explore the piece from a very contemporary Irish context and we considered reflecting that context in the design and presentation. However, on reflection we decided this opera would be best served by presenting it as written, in a 1950s kitchen in Chelsea, London: we had been over-thinking it. Lennox Berkeley has done all the work for us, for the piece has a far more relevant, poignant and uplifting message for its audience today, particularly an Irish audience, and speaks to us most directly through its humour and simplicity. It is in the acceptance of their situation, their resilience and their resourcefulness that we see the humanity and charm of these central characters. It is a reminder that we are part of an ongoing cycle and that things will improve. This opera offers us laughter, hope and joy in the face of hardship.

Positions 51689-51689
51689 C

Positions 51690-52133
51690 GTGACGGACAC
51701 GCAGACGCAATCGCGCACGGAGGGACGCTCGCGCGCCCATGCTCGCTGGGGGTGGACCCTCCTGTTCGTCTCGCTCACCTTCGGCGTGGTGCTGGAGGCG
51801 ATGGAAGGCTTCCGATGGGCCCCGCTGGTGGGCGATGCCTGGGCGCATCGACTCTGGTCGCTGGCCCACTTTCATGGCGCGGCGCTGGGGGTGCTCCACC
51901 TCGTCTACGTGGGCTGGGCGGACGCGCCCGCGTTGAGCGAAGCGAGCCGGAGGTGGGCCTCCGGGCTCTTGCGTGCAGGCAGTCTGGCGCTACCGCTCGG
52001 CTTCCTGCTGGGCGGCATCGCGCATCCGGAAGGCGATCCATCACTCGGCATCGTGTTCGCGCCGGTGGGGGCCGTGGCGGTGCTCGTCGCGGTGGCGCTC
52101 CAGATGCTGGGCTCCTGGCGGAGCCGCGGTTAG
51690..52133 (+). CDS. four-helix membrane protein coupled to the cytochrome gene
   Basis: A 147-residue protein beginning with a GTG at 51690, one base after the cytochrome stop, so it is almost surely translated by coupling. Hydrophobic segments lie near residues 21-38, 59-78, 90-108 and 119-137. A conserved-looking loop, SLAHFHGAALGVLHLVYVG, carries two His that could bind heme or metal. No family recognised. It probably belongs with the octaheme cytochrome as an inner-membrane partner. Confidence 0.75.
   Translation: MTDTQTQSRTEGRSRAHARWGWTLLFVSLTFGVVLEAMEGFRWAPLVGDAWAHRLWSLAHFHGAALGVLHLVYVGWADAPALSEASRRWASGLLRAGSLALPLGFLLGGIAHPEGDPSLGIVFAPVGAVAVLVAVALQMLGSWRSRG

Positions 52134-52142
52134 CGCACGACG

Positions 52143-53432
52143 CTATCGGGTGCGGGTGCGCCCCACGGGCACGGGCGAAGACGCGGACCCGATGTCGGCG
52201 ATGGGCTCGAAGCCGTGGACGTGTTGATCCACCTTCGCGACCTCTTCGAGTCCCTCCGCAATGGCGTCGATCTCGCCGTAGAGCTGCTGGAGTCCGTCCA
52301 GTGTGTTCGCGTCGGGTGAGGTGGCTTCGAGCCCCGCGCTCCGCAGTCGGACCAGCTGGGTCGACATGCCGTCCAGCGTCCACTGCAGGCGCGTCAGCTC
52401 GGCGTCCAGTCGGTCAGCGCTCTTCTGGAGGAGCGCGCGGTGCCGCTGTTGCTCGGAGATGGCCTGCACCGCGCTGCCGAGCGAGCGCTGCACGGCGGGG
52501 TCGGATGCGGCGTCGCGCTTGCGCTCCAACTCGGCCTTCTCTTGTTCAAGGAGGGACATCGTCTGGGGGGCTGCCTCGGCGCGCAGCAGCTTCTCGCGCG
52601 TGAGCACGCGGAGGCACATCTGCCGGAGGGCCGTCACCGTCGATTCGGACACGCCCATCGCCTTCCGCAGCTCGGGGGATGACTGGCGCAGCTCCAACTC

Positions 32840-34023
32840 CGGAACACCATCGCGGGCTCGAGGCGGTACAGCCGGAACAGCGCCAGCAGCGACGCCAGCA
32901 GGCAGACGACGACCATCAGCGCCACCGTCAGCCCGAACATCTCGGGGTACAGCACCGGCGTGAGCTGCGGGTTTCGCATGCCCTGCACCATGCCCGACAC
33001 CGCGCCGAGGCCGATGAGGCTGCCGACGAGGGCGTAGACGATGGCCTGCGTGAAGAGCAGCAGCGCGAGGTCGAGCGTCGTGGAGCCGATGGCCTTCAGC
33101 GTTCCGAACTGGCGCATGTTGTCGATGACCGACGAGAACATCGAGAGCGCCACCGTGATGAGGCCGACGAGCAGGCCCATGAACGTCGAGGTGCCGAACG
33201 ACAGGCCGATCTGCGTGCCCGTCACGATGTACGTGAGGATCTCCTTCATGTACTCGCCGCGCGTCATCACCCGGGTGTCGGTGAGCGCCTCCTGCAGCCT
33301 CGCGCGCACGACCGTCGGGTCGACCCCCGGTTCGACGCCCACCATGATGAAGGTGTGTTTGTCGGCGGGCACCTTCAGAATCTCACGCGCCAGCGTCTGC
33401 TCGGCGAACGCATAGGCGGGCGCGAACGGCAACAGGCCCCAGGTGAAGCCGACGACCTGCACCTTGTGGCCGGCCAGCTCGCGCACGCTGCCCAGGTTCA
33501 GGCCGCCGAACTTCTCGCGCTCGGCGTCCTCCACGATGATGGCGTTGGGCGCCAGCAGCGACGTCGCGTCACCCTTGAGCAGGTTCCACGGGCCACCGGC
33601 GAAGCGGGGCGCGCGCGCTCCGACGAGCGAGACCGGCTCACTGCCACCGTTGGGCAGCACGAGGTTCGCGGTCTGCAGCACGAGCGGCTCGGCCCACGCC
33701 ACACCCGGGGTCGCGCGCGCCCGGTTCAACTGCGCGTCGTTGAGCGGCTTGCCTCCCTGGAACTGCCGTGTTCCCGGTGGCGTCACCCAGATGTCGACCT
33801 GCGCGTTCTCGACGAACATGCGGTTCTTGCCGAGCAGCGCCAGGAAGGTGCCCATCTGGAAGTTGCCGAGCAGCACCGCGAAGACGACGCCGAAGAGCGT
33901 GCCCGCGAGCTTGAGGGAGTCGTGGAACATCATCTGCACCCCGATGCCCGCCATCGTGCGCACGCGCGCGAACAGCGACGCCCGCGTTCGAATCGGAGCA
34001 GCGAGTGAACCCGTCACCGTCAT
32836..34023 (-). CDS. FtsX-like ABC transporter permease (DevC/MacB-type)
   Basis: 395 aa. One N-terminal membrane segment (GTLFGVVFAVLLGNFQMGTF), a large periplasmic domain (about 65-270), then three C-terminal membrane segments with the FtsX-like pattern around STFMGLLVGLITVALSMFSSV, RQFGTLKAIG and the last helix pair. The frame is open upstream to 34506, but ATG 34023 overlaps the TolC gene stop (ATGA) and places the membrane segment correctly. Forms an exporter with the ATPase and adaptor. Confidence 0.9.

For my first time directing an opera I hope to tell this quirky little story simply, in a way that highlights the twin passions of Lennox Berkeley and foregrounds his wit, aspiring to achieve Tony Scotland’s description of Berkeley’s music and in doing so, to do justice to the man himself: ‘All the music is polished, thoughtful, and in its quiet sure way, passionate. Much of it is beautiful and some is unquestionably of lasting importance.’
The original production of Lennox Berkeley’s one-act opera A Dinner Engagement, given by the English Opera Group in the Jubilee Hall, Aldeburgh, as part of the Aldeburgh Festival, on 17 June 1954. The conductor was Vilem Tausky and the director was the dancer and designer William Chappell. (Photo Denis de Marney, reproduced by permission of Lady Berkeley and the Lennox Berkeley Estate)
A Dinner Engagement 55
Programme Book for 2012 Wexford Festival Opera, Wexford, Ireland